Lawyers to take action over lack of stenographers


Tribune Staff Reporter


LAWYERS of the Criminal Bar Association intend to take legal action against Attorney General Allyson Maynard-Gibson for the removal of stenographers from the Magistrate’s Court.

This action comes nearly a month after calling a press conference to protest the removal of court reporters, leaving it to magistrates to take handwritten notes until digital recording comes on stream later this year.

Lawyers gathered yesterday at the steps of the Nassau and South Streets court complex, and indicated that they are taking the issue to the Supreme Court.

“Since then (February 14), there has been some discussion with the stakeholders and decision makers,” lawyer Murrio Ducille told the media.

“The AG suggested that we may choose to bring our court reporter, but the problem is our court reporter’s record would assist us, but it’s not the official record of the proceedings in the trial, the magistrate’s notes are,” he added.

“Matters are being adjourned, but some magistrates are proceeding with trials despite the reasoned objections by defence counsel on instructions from their clients. This has created some disquiet among some magistrates who see our assertion of our client’s right to a fair trial as a hindrance in what they are required to do... to make an accurate recording of the evidence and legal arguments in the proceeding... no more, no less.”

“It is a no-brainer that one cannot record accurately or at all anything relevant and important if one does not write what is said as part of the trial process. As one client puts it, ‘the magistrates do not go to jail, I do. I need to have my case properly recorded if I am convicted and have to appeal’.”

The decision by the government to take stenographers from the Magistrate’s Court in favour of digital recording was met with heavy criticism from members of the Criminal Bar Committee.

At a press conference held by the Bahamas Bar Association, President Elsworth Johnson said the body did not support the implementation of digital recording because of problems encountered in other jurisdictions.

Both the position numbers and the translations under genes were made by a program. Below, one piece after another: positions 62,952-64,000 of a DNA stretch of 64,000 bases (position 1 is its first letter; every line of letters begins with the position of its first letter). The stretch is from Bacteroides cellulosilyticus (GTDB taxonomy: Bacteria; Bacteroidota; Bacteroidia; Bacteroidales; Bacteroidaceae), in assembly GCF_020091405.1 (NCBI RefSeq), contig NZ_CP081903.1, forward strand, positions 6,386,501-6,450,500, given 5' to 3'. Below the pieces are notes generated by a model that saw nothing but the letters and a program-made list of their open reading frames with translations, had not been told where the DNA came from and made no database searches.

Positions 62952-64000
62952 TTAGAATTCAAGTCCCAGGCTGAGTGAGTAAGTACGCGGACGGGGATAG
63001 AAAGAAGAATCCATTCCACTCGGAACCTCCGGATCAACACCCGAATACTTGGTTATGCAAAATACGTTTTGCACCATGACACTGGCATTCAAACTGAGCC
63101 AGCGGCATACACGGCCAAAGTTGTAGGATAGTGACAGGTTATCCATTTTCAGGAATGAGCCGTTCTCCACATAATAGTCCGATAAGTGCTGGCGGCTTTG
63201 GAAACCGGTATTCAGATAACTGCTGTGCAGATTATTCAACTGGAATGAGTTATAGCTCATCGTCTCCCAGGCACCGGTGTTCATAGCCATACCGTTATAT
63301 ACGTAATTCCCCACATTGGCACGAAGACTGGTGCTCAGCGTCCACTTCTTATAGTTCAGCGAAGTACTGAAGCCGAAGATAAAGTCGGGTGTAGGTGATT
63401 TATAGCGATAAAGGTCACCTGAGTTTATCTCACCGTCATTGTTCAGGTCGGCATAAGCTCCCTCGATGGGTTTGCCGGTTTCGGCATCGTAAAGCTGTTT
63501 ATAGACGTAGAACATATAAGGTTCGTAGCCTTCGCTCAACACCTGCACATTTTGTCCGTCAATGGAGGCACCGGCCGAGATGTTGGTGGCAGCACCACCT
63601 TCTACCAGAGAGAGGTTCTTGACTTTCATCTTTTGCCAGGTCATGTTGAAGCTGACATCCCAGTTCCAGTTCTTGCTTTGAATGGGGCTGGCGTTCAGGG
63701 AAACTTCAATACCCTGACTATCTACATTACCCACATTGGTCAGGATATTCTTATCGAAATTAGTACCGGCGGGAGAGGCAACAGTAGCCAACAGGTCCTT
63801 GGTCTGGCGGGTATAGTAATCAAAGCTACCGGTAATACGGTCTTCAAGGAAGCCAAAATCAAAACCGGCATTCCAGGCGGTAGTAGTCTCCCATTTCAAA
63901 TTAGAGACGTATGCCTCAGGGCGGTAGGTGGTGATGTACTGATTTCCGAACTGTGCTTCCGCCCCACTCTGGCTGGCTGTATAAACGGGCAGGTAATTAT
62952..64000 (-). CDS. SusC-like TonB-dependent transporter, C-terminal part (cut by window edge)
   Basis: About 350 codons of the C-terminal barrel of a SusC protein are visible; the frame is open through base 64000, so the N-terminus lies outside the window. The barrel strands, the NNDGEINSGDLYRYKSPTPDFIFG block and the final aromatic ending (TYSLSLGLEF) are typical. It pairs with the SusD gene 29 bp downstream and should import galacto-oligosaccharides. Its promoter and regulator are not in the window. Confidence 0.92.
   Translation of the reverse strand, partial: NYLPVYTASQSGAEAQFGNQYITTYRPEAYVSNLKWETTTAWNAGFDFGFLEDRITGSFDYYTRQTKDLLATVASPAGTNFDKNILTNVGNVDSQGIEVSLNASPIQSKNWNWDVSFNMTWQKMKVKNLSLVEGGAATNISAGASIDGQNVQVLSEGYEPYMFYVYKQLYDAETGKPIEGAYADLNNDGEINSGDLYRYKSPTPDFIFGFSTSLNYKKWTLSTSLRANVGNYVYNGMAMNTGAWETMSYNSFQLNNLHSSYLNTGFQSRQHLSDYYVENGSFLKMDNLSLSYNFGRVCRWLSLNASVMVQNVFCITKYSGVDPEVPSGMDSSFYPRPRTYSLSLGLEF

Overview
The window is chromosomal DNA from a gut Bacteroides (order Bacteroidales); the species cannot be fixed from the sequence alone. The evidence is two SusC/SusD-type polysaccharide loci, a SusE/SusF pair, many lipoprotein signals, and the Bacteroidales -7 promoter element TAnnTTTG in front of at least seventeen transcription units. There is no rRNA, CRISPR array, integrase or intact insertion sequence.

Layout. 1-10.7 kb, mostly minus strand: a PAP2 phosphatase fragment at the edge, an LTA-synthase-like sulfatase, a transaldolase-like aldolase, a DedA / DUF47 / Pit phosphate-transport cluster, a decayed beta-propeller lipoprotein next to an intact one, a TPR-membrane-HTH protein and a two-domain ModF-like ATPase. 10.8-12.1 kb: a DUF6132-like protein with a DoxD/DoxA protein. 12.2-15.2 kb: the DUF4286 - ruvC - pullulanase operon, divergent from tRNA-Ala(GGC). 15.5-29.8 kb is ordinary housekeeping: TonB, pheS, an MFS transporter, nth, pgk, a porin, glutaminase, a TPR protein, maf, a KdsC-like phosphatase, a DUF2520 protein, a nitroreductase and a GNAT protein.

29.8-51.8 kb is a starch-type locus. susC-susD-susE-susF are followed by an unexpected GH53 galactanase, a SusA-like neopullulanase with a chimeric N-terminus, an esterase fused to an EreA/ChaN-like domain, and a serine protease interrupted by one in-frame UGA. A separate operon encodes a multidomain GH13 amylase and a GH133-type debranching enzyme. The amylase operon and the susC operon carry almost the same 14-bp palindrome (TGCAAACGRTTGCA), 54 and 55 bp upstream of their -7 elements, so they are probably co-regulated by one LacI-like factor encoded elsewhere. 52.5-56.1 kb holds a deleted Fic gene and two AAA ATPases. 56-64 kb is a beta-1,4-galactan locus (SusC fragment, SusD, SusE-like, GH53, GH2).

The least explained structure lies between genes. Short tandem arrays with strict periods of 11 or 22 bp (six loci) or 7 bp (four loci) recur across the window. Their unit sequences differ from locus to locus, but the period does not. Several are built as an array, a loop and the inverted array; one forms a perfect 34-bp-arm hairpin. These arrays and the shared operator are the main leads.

Jairam Mangra, who was also at the press conference, said he was in a trial where a recorded interview turned into a silent movie because of a technical malfunction.

Mr Mangra said there would have been no evidence presented in the trial if there had not been a written interview. He said that was a “real world example of the vagueries of technology and we live in the real world”.

In defence of the criticisms, however, Attorney General  Maynard-Gibson recently said that magistrates will not have to take longhand notes for long and that the government would learn from the problems encountered by other countries.

Yesterday, however, she could not be reached for comment up to press time.

Dr Glendon Rolle also commented on a situation that he considered “dire”.

“One of the suggestions made was that there would be digital recorders in the courts. And then those recordings would be sent to Singapore and persons in Singapore will then interpret them into transcripts and then send them back to us the next day.”

He considered this not only a violation of citizen’s constitutional rights, but also a disrespect to Bahamians by the mere suggestion to “send those recordings to persons where they don’t know who is speaking, what is going on, what context within the transcripts just to remove the stenographers who are fully trained and qualified and not being used”.

“This political slogan that we have, ‘Bahamians first’ if that is what it is, is it just a political ploy or what is it?” he asked.

Lessiah Rolle added that “it would be in the advantage of swift justice to have those stenographers replaced and brought back into the Magistrate’s Court”.

“It will take the magistrates longer to conduct and conclude a trial when they have to take handwritten notes as it would if the stenographers would be there. In addition, it creates a hardship, not only on the magistrate and an injustice to those persons who are being tried before the court.”

Monique Gomez believes that the issue comes down to “how far are they going to go if we don’t stand up for something?”

“Today is the stenographers being taken out, tomorrow what is it going to be?” she asked.

“We have to take a stance and our stance is that they really need to put the stenographers back to protect the interest of everybody because today, it is somebody else but tomorrow it could be you or me. And we have to protect everybody’s rights and the constitution allows us this,” she emphasised.

According to Article 20(1), “if any person is charged with a criminal offence, then unless the charge is withdrawn, the case shall be afforded a fair hearing within a reasonable time by an independent and impartial court established by law”.

Article 28 notes that “if any person alleges that any of the provisions of Articles 16 to 27 (inclusive) of this Constitution has been, is being, or is likely to be contravened in relation to him then, without prejudice to any other action with respect to the same matter which is lawfully available, that person may apply to the Supreme Court for redress.”

Krysta Mason-Smith presented these arguments last Friday when she informed Magistrate Andrew Forbes of her intention to file a constitutional motion in reference to those articles of the constitution because the magistrate could not comply with her client’s request to have a stenographer present for his trial.


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